Coast Guard, DHS.
Temporary final rule.
The Coast Guard is establishing a special local regulation on the waters of the Boca Ciego Bay in the vicinity of Gulfport, Florida, during the Gulfport Grand Prix High Speed Boat Race. Approximately 75 boats, 14-30 feet in length, traveling at speeds in excess of 120 miles per hour are expected to participate. Additionally, it is anticipated that 100 spectator vessels will be present along the race course. The special local regulation is necessary to protect the safety of race participants, participant vessels, spectators, and the general public on navigable waters of the Gulf of Mexico during the event. The special local regulation will establish the following regulated areas: A race area where all non-participant persons and vessels are prohibited from entering, transiting through, anchoring in, or remaining within the regulated area unless authorized by the Captain of the Port St. Petersburg (COTP) or a designated representative; and a buffer zone where designated representatives may control vessel traffic as deemed necessary by the COTP St. Petersburg or a designated representative based upon prevailing weather conditions.
This rule is effective from 8 a.m. on March 27, 2020 through 6 p.m. on March 29, 2020.
To view documents mentioned in this preamble as being available in the docket, go to http://www.regulations.gov, type USCG-2020-0153 in the “SEARCH” box and click “SEARCH.” Click on Open Docket Folder on the line associated with this rule.
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FOR FURTHER INFORMATION CONTACT:
If you have questions on this rule, call or email Marine Science Technician First Class Michael D. Shackleford, Sector St. Petersburg Prevention Department, Coast Guard; telephone (813) 228-2191, email Michael.D.Shackleford@uscg.mil.
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Start Supplemental Information
I. Table of Abbreviations
CFR Code of Federal Regulations
DHS Department of Homeland Security
FR Federal Register
NPRM Notice of proposed rulemaking
Pub. L. Public Law
U.S.C. United States Code
COTP Captain of the Port
II. Background Information and Regulatory History
On January 14, 2020, the Coast Guard issued a notice of proposed rulemaking (NPRM) entitled “Special Local Regulations: Recurring Marine Events, Sector St. Petersburg” (85 FR 2069) proposing to amend the list of recurring marine events/special local regulations occurring solely within the COTP St. Petersburg Zone. The NPRM provided for a 30 day comment period which closed on February 13, 2020. An event listed in the NPRM, titled “Gulfport Grand Prix/Gulfport Grand Prix LLC 
” is scheduled to occur daily from 8 a.m. until 6 p.m. on March 27, 2020 through March 29, 2020.
The Coast Guard is issuing this temporary rule without prior notice and opportunity to comment pursuant to authority under section 4(a) of the Administrative Procedure Act (APA) (5 Start Printed Page 15383U.S.C. 553(b)). This provision authorizes an agency to issue a rule without prior notice and opportunity to comment when the agency for good cause finds that those procedures are “impracticable, unnecessary, or contrary to the public interest.” Under 5 U.S.C. 553(b)(B), the Coast Guard finds that good cause exists for not publishing a notice of proposed rulemaking (NPRM) with respect to this rule because it is impracticable and contrary to the public interest. There is insufficient time to finalize the NPRM referenced above before the event is scheduled to occur. Because of the potential safety hazards associated with the race, immediate action is needed to provide for the safety of the race participants, spectators, and vessels transiting the event area. Immediate action is also necessary for the protection of life and property on the navigable waters of Boca Ciego Bay in the vicinity of Gulfport, Florida, during the Gulfport Grand Prix High Speed Boat Race.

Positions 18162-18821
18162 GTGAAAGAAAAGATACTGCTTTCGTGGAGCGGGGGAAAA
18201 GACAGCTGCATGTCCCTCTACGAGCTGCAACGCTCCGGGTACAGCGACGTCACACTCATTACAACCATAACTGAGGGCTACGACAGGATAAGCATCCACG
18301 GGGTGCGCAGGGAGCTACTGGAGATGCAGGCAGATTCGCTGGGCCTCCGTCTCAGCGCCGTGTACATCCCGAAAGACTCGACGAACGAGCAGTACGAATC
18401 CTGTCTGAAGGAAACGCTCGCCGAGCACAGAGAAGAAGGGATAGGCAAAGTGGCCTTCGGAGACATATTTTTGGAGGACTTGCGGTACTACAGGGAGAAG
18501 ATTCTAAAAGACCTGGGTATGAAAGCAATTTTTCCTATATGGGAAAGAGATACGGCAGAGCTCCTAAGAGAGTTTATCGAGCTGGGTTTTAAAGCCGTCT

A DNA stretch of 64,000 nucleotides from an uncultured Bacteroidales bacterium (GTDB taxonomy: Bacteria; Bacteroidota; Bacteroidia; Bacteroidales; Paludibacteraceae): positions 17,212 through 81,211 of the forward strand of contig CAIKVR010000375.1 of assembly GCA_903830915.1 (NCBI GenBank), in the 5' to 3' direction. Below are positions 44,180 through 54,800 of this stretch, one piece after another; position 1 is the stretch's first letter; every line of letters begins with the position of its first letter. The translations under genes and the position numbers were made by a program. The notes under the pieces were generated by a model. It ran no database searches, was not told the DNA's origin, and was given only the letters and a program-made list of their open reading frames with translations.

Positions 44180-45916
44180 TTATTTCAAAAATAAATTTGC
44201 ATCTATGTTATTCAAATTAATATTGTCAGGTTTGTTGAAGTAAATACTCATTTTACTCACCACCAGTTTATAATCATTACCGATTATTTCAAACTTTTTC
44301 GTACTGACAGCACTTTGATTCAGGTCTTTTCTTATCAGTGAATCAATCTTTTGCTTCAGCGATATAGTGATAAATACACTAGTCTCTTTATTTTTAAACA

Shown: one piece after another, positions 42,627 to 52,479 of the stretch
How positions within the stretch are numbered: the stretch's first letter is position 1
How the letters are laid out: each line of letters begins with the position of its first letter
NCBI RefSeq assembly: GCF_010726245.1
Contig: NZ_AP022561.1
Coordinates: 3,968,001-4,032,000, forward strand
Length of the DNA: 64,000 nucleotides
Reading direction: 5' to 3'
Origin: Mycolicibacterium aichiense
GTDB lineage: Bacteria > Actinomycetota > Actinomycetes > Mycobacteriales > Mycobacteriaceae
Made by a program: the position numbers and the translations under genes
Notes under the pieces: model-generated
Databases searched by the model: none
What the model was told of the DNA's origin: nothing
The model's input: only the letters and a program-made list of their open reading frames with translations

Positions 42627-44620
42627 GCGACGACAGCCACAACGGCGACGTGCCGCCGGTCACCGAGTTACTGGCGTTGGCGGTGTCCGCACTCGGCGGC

Under 5 U.S.C. 553(d)(3), the Coast Guard finds that good cause exists for making this rule effective less than 30 days after publication in the Federal Register for the same reasons discussed above.
III. Legal Authority and Need for Rule
The Coast Guard is issuing this rule under authority in 46 U.S.C. 70041. The Captain of the Port St. Petersburg (COTP) has determined that potential hazards associated with the event pose a safety concern for event participants, spectators, and the general public in the immediate vicinity. The purpose of the rule is to provide for the safety of life on navigable waters of the United States during Gulfport Grand Prix High Speed Boat Race event.
IV. Discussion of the Rule
This rule establishes a special local regulation that will encompass certain waters of the Boca Ciega Bay in the vicinity of Gulfport, Florida. The special local regulation will be enforced daily from 8 a.m. to 6 p.m. on March 27, 2020 through March 29, 2020. The special local regulation will establish two regulated areas: (1) A race area where all persons and vessels, except those persons and vessels participating in the high speed boat races, are prohibited from entering, transiting through, anchoring in, or remaining within the regulated area without obtaining permission from the COTP St. Petersburg or a designated representative; and (2) a buffer zone where vessel traffic may be controlled as determined by the COTP St. Petersburg or a designated representative based upon prevailing weather conditions.